Students like Seaburg also helped faculty refine the training and expand it.
“During the two years of the EPIC pilot, we were able to develop the educational content that did lend itself to training a large segment of the student body here,” Bratzler said.
Gathering more than 850 students from a variety of health professions was one thing. Introducing them to one another was completely another. And that’s where speed dating comes in. This time, though, the speed-dating exercise is designed to allow students to learn more about each other’s health professions and to begin gaining an appreciation for the work they each will perform to keep their patients healthy and safe.
“This is a communication experience as well as a learning-about-one-another experience. This is an early exercise in helping the ‘team’ develop effective communication skills,” said Martha Ferretti, PT, MPH, FAPTA, who also was a leader in developing the inter-professional training program at the OU.
Bratzler said it’s clear that inter-professional training is here to stay and that it is becoming increasingly important.
“I think it is becoming much more common, and many of the health professions accrediting programs now require this type of activity to be a part of the educational curriculum,” he said.
What if the women at high risk for getting cervical cancer need never fear getting that cancer? A researcher at the Stephenson Cancer Center at the University of Oklahoma believes she may have found a way; and with a new $2.2 million grant from the National Institutes of Health, she and her team aim to prove it.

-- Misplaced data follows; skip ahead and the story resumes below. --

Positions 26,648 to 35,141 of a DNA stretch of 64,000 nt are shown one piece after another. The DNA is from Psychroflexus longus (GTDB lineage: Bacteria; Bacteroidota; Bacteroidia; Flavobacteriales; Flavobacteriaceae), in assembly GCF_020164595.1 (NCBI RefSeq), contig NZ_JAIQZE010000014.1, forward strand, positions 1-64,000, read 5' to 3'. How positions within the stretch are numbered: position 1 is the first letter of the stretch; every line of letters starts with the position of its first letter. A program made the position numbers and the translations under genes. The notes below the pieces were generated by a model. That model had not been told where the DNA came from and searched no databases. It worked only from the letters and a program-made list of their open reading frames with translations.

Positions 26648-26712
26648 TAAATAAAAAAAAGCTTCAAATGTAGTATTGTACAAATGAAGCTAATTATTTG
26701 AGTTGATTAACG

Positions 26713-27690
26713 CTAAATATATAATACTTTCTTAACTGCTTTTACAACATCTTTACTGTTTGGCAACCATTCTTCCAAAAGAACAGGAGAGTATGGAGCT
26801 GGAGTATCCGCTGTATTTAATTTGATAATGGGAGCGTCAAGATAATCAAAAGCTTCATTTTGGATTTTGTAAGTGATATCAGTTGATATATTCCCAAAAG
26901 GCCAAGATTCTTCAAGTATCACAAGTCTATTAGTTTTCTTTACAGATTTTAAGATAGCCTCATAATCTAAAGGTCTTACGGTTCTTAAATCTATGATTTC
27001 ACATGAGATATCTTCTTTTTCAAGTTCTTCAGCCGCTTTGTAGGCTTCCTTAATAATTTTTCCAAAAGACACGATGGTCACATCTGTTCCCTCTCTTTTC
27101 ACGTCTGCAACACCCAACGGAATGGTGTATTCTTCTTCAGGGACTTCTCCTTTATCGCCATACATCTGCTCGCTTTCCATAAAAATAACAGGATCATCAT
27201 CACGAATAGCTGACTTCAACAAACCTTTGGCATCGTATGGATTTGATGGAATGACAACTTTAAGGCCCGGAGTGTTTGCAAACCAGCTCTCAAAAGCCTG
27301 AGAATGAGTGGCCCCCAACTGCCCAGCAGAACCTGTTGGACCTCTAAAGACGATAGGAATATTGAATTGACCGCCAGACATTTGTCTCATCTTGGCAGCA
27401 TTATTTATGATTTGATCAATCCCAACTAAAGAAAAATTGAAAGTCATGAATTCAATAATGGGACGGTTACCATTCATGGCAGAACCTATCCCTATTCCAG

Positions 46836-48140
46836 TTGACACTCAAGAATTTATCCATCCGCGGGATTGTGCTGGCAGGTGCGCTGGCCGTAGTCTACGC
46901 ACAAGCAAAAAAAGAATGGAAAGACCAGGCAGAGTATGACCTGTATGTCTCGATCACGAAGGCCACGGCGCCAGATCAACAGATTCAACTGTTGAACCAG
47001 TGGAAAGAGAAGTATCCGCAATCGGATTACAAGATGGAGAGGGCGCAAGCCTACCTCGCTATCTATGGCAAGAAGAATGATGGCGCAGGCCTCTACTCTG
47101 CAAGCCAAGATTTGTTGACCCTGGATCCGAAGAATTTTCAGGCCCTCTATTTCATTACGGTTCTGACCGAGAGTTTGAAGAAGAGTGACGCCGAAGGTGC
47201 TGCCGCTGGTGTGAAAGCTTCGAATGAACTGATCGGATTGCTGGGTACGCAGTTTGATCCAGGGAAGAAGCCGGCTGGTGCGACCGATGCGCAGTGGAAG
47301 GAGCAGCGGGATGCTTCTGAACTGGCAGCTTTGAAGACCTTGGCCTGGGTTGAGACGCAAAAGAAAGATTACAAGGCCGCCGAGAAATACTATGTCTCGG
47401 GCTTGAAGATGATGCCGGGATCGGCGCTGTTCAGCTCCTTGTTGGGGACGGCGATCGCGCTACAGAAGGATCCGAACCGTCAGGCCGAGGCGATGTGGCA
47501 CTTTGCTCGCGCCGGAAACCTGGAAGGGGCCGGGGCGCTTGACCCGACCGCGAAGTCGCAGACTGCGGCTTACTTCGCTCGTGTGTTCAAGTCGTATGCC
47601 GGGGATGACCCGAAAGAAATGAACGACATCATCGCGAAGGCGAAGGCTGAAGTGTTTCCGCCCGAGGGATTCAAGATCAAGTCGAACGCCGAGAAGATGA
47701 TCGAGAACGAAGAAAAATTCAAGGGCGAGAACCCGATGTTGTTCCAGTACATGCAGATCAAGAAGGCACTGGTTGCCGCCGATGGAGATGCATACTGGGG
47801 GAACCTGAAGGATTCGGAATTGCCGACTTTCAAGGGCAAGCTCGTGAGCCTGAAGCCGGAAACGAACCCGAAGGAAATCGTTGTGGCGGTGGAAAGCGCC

Cervical cancer affects about 528,000 women worldwide and is the second leading cause of cancer-related deaths among women. It’s a cancer that starts with changes in cells of the cervix that are abnormal but not cancerous. The changes, also known as cervical dysplasia, often are triggered by the human papillomavirus, the most common sexually transmitted infection.
According to the Centers for Disease Control and Prevention, about 79 million people are currently infected with HPV, and some 14 million are newly infected each year in the United States.
Doris Mangiaracina Benbrook, Ph.D., believes she and colleague researchers have developed a compound that can successfully stop cervical cancer before it even starts in those infected with HPV.
“We developed a non-toxic, orally-bioavailable, small molecule drug called OK-1 and aim to demonstrate its usefulness for treatment of cervical dysplasia and cancer,” Benbrook said. “In a new clinical trial, we aim to see how the drug counteracts the effects of the human papillomavirus.”
Benbrook explained that cancer is not normal evolution for the virus but rather a rare accident. In the natural life cycle of the virus, certain proteins cause the disposal of two key proteins in normal cells of the cervix. Those proteins function as tumor suppressors, meaning they are responsible for regulating cellular DNA replication as well as whether a cell survives or dies, a critical component of the body’s ability to prevent a cell from becoming cancerous.